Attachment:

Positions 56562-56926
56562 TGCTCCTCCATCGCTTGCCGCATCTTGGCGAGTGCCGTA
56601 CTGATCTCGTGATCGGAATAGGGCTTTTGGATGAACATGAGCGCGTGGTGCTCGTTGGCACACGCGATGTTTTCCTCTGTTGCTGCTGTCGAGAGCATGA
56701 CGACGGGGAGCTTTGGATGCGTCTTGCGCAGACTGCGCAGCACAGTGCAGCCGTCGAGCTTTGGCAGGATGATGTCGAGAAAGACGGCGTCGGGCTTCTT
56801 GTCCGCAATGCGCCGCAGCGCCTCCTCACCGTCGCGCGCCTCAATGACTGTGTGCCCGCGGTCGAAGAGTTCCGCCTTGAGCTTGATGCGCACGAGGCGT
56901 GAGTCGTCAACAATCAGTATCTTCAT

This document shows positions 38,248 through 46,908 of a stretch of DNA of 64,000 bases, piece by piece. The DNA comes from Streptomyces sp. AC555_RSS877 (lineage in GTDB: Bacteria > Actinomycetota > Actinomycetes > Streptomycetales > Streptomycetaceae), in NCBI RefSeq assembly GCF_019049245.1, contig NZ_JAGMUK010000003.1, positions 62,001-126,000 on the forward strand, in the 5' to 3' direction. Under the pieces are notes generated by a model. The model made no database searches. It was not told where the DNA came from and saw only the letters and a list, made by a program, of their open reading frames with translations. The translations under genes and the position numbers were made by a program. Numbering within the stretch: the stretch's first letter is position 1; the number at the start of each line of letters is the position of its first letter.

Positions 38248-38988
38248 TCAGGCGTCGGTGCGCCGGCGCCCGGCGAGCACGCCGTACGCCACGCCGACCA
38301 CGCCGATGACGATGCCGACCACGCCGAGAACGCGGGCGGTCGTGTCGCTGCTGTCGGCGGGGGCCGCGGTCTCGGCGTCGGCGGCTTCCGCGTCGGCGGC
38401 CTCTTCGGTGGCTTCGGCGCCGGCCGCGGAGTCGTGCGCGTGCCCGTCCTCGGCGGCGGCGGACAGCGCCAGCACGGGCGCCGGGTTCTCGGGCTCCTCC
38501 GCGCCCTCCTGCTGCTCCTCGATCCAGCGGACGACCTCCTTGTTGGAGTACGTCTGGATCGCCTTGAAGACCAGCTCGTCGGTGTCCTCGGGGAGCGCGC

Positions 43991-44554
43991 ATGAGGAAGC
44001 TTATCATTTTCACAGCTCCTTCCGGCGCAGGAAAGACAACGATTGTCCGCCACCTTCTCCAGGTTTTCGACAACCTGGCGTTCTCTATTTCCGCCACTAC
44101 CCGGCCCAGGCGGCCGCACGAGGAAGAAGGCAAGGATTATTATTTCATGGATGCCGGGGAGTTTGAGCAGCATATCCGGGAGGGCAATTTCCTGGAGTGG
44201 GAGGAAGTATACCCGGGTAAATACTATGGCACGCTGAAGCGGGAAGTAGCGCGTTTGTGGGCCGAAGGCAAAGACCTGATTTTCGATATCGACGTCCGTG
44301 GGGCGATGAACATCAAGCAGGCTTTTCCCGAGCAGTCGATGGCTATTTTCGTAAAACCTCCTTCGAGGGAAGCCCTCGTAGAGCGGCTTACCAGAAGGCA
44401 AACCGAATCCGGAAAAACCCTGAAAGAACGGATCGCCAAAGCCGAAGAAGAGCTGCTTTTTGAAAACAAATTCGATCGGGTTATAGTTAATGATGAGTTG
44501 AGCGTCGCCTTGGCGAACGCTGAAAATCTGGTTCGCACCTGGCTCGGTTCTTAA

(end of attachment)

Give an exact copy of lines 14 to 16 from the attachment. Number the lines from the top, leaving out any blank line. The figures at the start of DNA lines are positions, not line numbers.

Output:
43991 ATGAGGAAGC
44001 TTATCATTTTCACAGCTCCTTCCGGCGCAGGAAAGACAACGATTGTCCGCCACCTTCTCCAGGTTTTCGACAACCTGGCGTTCTCTATTTCCGCCACTAC
44101 CCGGCCCAGGCGGCCGCACGAGGAAGAAGGCAAGGATTATTATTTCATGGATGCCGGGGAGTTTGAGCAGCATATCCGGGAGGGCAATTTCCTGGAGTGG